Background: Intravital microscopy is an emerging technique in life science with applications in kidney research. Longitudinal observation of (patho-)physiological processes in living mice is possible in the smallest functional unit of the kidney, a single nephron (sn). In particular, effects on glomerular filtration rate (GFR) - a key parameter of renal function - can be assessed. Methods: After intravenous injection of a freely filtered, non-resorbable, fluorescent dye in C57BL/6 mice, a time series was captured by multiphoton microsopy. Filtration was observed from the glomerular capillaries to the proximal tubule (PT) and the tubular signal intensity shift was analyzed to calculate the snGFR. Results: Previously described methods for snGFR analysis relied on two manually defined measurement points in the PT and the tubular volume was merely estimated in 2D images. We present an extended image processing workflow by adding continuous measurement of intensity along the PT in every frame of the time series using ImageJ. Automatic modelling of actual PT volume in a 3D dataset replaced 2D volume estimation. Subsequent data analysis in R, with a calculation of intensity shifts in every frame and normalization against tubular volume, allowed exact assessment of snGFR by linear regression. Repeated analysis of image data obtained in healthy mice showed a striking increase of reproducibility by reduction of user interaction. Conclusions: These improvements in image processing and data analysis maximize the reliability of a sophisticated intravital microscopy technique for the precise assessment of snGFR, a highly relevant predictor of kidney function.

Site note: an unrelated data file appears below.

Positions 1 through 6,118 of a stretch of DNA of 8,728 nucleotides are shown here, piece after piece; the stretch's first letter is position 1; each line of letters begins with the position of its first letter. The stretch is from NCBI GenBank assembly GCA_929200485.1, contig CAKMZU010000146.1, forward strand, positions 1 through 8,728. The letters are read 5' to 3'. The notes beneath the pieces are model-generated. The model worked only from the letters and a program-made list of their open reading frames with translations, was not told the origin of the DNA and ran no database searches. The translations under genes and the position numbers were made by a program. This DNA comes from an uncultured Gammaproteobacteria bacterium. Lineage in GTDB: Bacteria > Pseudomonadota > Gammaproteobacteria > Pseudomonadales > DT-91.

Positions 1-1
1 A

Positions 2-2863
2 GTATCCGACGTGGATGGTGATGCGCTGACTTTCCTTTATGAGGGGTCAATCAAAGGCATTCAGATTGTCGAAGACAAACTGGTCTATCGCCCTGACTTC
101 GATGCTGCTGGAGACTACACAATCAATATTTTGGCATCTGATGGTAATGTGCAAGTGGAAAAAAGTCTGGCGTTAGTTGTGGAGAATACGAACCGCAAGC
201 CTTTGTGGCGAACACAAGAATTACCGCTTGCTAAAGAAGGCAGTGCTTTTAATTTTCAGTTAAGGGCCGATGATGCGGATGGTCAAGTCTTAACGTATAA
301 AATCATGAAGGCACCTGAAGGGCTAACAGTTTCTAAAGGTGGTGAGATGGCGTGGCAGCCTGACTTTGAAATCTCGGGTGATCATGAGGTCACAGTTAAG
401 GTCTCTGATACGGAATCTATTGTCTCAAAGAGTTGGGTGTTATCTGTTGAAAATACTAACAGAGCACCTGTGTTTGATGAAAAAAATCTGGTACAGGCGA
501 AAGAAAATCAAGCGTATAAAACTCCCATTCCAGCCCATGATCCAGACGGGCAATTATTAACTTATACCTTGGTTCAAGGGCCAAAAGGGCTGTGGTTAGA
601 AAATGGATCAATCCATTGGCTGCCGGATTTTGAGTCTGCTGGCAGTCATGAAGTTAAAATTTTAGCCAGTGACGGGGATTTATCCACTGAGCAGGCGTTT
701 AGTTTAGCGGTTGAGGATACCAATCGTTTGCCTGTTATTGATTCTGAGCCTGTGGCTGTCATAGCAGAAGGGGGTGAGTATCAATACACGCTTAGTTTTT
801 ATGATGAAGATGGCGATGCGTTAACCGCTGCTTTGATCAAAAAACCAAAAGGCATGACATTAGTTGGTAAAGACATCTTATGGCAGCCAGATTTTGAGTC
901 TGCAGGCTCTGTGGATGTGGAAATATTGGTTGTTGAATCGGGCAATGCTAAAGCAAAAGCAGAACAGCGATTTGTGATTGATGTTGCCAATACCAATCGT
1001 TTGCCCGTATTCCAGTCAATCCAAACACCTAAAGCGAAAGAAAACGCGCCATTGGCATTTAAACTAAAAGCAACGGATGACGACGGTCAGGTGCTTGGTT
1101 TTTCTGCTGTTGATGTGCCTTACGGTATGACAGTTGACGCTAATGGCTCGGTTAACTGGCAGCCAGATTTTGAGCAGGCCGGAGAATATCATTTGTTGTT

|Publikationsstatus||Veröffentlicht - 2021|